As the FCC vs. Cable struggle
continues, I can’t help but wonder if Chairman Kevin Martin isn’t spending too much time worrying about a problem which will be irrelevant at some point in the future.
Martin is trying to get cable companies to inexpensively lease their lines to independent programmers. He is also trying to reduce the cost of cable service and ensure a la carte delivery of channels
But I wonder if Martin is fighting the right fight at the right time.
You see, the cable lobby is very strong and they exert influence on politicians who in turn do their best to minimize the influence Martin has. In other words by taking on cable companies head on – even if this is best for customers, he will find himself losing prominence and having more of his initiatives second guessed in the future.
Moreover it should be clear that soon, an Internet television revolution will take place allowing consumers to view programming over the internet and subsequently rely less on cable for distribution.
Voice over IP was rolled out rapidly with the advent of Vonage and others paving the way. Companies like Neulion
are doing for TVoIP that Vonage did for VoIP. I have had a chance to visit Neulion and see their technology which allows high-quality (but not HDTV) television to be watched over a 700 kbps connection.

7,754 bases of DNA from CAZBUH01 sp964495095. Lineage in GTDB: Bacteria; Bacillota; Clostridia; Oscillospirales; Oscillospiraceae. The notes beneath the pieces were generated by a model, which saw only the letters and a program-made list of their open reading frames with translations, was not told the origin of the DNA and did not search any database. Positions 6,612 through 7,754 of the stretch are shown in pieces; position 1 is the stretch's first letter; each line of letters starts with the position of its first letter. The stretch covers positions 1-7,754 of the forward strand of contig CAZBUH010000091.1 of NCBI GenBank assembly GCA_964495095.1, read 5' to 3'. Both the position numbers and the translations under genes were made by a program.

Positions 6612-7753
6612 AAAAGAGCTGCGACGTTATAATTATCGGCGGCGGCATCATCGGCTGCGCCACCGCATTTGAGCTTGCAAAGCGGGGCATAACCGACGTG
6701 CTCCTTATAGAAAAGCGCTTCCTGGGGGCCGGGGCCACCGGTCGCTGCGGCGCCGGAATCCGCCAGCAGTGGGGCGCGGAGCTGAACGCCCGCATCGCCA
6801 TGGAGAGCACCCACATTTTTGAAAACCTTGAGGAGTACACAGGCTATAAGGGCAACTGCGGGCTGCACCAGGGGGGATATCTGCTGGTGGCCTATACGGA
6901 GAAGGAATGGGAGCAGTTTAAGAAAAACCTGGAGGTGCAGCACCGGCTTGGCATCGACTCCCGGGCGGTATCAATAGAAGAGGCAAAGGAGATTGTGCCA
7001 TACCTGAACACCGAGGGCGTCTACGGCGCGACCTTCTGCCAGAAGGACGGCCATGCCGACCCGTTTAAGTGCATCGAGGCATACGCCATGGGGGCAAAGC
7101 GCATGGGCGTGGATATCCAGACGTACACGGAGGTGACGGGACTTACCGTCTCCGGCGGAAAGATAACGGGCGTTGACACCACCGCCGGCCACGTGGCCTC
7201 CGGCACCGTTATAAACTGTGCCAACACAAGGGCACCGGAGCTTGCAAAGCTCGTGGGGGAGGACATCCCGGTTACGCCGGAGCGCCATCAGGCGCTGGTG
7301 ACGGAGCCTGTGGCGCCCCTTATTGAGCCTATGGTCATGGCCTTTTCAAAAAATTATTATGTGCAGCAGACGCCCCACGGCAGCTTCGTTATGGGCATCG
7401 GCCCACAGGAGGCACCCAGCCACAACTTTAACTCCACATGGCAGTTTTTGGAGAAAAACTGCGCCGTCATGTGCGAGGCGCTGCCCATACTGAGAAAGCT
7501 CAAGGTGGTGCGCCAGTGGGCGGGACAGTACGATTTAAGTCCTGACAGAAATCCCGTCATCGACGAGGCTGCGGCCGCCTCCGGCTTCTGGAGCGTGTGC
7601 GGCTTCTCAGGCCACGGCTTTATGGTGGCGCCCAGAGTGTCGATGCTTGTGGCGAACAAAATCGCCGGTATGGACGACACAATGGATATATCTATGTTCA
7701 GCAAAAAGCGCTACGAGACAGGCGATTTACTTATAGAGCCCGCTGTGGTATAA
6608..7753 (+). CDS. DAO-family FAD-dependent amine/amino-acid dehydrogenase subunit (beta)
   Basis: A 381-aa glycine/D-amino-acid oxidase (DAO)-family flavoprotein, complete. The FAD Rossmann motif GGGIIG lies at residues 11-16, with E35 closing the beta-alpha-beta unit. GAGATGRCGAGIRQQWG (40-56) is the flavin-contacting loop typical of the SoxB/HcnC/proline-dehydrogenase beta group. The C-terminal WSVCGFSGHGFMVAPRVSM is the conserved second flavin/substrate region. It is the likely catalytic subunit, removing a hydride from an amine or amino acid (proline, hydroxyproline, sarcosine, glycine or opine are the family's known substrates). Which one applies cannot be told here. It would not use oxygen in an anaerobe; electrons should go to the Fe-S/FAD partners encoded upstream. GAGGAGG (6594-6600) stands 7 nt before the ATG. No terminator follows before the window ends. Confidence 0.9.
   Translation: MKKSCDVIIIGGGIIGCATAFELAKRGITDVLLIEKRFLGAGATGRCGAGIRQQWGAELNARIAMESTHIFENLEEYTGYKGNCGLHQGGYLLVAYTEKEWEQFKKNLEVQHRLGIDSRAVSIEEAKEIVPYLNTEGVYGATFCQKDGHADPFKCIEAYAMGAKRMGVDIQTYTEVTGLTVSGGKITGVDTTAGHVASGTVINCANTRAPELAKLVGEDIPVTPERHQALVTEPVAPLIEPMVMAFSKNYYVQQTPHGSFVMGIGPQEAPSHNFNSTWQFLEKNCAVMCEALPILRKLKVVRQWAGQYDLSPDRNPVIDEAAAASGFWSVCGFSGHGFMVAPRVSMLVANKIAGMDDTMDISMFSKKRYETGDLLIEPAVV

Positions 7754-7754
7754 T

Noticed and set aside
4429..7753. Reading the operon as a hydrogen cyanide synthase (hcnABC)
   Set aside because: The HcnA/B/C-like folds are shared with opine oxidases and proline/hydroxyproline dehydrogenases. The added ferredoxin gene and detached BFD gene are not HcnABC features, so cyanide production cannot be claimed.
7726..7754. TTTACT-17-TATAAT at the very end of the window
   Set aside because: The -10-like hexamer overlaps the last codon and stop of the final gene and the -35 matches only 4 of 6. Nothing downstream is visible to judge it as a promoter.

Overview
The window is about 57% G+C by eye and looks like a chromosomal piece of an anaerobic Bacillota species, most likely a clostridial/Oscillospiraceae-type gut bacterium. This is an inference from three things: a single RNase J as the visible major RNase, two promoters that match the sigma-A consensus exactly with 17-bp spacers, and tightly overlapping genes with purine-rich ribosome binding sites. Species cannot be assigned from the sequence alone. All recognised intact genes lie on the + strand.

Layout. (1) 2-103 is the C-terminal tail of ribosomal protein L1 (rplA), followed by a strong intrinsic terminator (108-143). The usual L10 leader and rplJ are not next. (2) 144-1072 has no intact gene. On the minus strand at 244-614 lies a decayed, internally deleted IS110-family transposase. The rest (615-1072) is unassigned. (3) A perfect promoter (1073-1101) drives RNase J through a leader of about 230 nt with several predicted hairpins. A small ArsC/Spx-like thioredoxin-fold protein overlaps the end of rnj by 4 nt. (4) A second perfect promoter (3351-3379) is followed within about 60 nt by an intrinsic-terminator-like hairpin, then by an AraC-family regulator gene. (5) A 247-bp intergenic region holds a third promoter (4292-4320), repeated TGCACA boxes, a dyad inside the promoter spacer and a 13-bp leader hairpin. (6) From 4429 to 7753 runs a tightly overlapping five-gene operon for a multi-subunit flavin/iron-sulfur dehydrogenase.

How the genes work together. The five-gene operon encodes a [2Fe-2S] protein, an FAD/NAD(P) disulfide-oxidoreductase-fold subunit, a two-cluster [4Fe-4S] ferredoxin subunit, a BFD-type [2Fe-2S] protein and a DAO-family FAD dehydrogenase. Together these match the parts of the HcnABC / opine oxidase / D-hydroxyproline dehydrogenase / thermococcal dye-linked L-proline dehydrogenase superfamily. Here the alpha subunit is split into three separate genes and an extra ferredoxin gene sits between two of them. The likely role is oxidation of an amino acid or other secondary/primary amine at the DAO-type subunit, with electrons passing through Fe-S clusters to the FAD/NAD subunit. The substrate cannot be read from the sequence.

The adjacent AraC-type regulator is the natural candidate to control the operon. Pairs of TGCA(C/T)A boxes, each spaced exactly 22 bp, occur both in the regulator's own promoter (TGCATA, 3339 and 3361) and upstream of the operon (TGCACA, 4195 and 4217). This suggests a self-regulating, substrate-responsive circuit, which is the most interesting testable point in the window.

Just as a VoIP provider such as a Vonage supplies you with a box which connects to a broadband line and a telephone, Neulion supplies a box which connects to your broadband connection and television.
In the future, it will be commonplace to connect a computer to a TV. Apple and a number of other companies such as TiVo play in this space today.
I would argue that it will soon be infinitely easier for niche programming to be viewed over IP than via cable companies. TVoIP will only grow in importance over the upcoming years. I wouldn’t be surprised if the 2008 holiday season does not see such devices as “must haves.”
So while Chairman Martin is on the right track in looking to make it easier for consumers to access niche content, the true future solution to this problem is TVoIP, not cable.
In my opinion, the biggest barrier to successful TVoIP is a lack of network neutrality. We need to ensure that service providers treat all broadband content the same or at least ensure a broadband provider does not purposely slow down any broadband content.
You may think this problem is something that doesn’t happen and is not worth dealing with but in reality Comcast has already been found
to be doing this exact thing.
Television prices are plummeting and the same is happening with computers. As these trends continue, the amount of programming consumed will grow exponentially and with it the bandwidth needed to effectively watch this programming.
If the FCC is truly committed to spirit of open competition in the television world, then network neutrality is what needs to be fought for and secured today. All other fights are merely speed bumps on the road towards a truly competitive television landscape.